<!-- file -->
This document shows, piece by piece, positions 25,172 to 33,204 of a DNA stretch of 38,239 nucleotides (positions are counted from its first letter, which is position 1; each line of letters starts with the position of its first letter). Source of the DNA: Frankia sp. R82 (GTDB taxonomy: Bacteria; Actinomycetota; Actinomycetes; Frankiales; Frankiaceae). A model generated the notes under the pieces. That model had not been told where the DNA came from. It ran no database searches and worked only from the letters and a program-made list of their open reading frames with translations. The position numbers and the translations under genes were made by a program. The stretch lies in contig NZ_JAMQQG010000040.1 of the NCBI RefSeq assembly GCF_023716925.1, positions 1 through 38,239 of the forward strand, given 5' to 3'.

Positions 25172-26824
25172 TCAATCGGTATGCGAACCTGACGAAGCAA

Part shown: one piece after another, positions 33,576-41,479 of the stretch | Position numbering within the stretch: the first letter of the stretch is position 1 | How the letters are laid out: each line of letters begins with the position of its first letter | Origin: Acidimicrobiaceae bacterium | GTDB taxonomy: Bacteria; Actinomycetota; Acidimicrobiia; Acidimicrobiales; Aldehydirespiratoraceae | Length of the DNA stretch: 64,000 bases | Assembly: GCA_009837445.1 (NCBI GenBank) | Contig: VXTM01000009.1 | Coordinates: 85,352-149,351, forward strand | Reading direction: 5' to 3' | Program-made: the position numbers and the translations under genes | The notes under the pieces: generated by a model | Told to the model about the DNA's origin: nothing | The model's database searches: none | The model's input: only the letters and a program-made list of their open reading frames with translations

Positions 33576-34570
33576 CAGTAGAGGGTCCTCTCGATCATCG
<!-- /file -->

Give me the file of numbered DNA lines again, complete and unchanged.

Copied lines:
This document shows, piece by piece, positions 25,172 to 33,204 of a DNA stretch of 38,239 nucleotides (positions are counted from its first letter, which is position 1; each line of letters starts with the position of its first letter). Source of the DNA: Frankia sp. R82 (GTDB taxonomy: Bacteria; Actinomycetota; Actinomycetes; Frankiales; Frankiaceae). A model generated the notes under the pieces. That model had not been told where the DNA came from. It ran no database searches and worked only from the letters and a program-made list of their open reading frames with translations. The position numbers and the translations under genes were made by a program. The stretch lies in contig NZ_JAMQQG010000040.1 of the NCBI RefSeq assembly GCF_023716925.1, positions 1 through 38,239 of the forward strand, given 5' to 3'.

Positions 25172-26824
25172 TCAATCGGTATGCGAACCTGACGAAGCAA

Part shown: one piece after another, positions 33,576-41,479 of the stretch | Position numbering within the stretch: the first letter of the stretch is position 1 | How the letters are laid out: each line of letters begins with the position of its first letter | Origin: Acidimicrobiaceae bacterium | GTDB taxonomy: Bacteria; Actinomycetota; Acidimicrobiia; Acidimicrobiales; Aldehydirespiratoraceae | Length of the DNA stretch: 64,000 bases | Assembly: GCA_009837445.1 (NCBI GenBank) | Contig: VXTM01000009.1 | Coordinates: 85,352-149,351, forward strand | Reading direction: 5' to 3' | Program-made: the position numbers and the translations under genes | The notes under the pieces: generated by a model | Told to the model about the DNA's origin: nothing | The model's database searches: none | The model's input: only the letters and a program-made list of their open reading frames with translations

Positions 33576-34570
33576 CAGTAGAGGGTCCTCTCGATCATCG